(When to do it, your rights, what to say, how to say it and more)

Do your research

Do you know the state’s and your company’s policies on pregnancy? If you don’t, then that is your homework. Find out about the duration provided for leave. Also, check out on payment matters and compare with your company to see if the leave is paid or not. The information will be important before going to your boss, and be open-minded about the response since it all depends on the laws of the employer.

The timing

I think there is no specific time to share with your boss about your pregnancy. But what I always tell my clients is to not wait till late. Informing about pregnancy is far away from giving a quitting notice two or one week earlier. It depends with how the pregnancy goes. For example, you may be the type with a lot of complications during the first trimester, which implies a lot of morning sickness or multiple doctor appointments in a month. Such factors may not give ample time to work, thus informing earlier can help the boss make arrangements for covering you up during these emergencies. Some people may choose to take longer may be because they miscarried earlier and do not want to let others know before they are sure and ready to. Well, both cases are ok. But I always tell my clients to avoid letting the boss get the news from other people or social media.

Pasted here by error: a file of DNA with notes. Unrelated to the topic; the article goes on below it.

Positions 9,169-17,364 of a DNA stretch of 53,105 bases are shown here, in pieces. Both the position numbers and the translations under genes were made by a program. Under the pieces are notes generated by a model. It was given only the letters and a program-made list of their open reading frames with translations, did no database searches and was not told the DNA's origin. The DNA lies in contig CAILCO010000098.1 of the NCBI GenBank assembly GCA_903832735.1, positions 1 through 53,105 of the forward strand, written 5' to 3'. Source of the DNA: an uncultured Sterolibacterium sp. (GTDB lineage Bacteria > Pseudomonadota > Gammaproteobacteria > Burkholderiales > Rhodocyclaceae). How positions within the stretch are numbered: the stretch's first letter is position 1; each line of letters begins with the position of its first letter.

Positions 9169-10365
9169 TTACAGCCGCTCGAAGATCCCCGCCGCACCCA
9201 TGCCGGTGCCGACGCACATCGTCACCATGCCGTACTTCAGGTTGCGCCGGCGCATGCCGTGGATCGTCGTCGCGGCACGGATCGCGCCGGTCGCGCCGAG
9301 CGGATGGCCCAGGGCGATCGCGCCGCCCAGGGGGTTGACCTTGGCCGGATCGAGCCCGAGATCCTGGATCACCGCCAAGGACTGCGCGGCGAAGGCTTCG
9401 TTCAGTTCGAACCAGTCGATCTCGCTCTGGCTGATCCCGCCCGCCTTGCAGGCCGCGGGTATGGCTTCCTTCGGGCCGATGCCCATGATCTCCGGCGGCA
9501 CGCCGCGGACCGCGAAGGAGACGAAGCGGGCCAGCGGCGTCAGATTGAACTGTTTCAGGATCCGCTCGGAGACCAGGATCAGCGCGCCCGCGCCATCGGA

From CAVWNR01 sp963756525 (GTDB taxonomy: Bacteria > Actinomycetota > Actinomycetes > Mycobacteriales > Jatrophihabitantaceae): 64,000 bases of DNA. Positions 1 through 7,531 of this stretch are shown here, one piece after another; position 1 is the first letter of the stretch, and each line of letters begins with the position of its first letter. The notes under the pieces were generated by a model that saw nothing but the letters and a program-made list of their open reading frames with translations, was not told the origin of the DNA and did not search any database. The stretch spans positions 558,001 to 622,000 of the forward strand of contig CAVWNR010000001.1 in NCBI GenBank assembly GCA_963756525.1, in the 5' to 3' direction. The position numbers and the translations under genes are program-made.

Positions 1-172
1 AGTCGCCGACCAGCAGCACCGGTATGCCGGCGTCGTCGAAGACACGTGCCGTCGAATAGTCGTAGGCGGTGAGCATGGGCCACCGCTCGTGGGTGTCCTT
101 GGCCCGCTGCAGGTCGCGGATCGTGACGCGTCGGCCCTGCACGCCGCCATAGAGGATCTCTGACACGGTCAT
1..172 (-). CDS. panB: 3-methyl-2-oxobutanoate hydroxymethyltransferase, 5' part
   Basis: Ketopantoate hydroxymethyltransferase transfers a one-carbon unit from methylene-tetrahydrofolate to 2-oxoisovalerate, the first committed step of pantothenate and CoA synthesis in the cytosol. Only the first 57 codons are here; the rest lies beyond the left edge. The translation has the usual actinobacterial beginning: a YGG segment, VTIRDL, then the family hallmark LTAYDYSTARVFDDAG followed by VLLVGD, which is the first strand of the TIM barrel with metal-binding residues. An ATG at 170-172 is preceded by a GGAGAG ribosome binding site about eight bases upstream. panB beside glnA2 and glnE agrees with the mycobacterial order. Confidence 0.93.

What to say

When giving the news, let your boss know about how you are keeping up your productivity at work before the due date and your suggestions about coverage in your absentia. Again, do not forget to mention that you expect to return to work. You can say;

I am happy to share the news about my pregnancy, which will be due in (number of weeks)! As of now, I can still beat deadlines and reach expectations, but I would like to create a plan with you concerning coverage when I’m due. I am interested in any considerations for more days on leave, and I look forward to coming back after; as the company’s policy says.

Anastasia Filipenko

Anastasia Filipenko is a health and wellness psychologist, dermatolist and a freelance writer. She frequently covers beauty and skincare, food trends and nutrition, health and fitness and relationships. When she's not trying out new skincare products, you'll find her taking a cycling class, doing yoga, reading in the park, or trying a new recipe.

MS, University of Tartu
Sleep specialist

Using the acquired academic and professional experience, I advise patients with various complaints about mental health - depressed mood, nervousness, lack of energy and interest, sleep disorders, panic attacks, obsessive thoughts and anxieties, difficulty concentrating, and stress. In my free time, I love to paint and go on long walks on the beach. One of my latest obsessions is sudoku – a wonderful activity to calm an unease mind.

Barbara is a freelance writer and a sex and relationships adviser at Dimepiece LA and Peaches and Screams. Barbara is involved in various educational initiatives aimed at making sex advice more accessible to everyone and breaking stigmas around sex across various cultural communities. In her spare time, Barbara enjoys trawling through vintage markets in Brick Lane, exploring new places, painting and reading.

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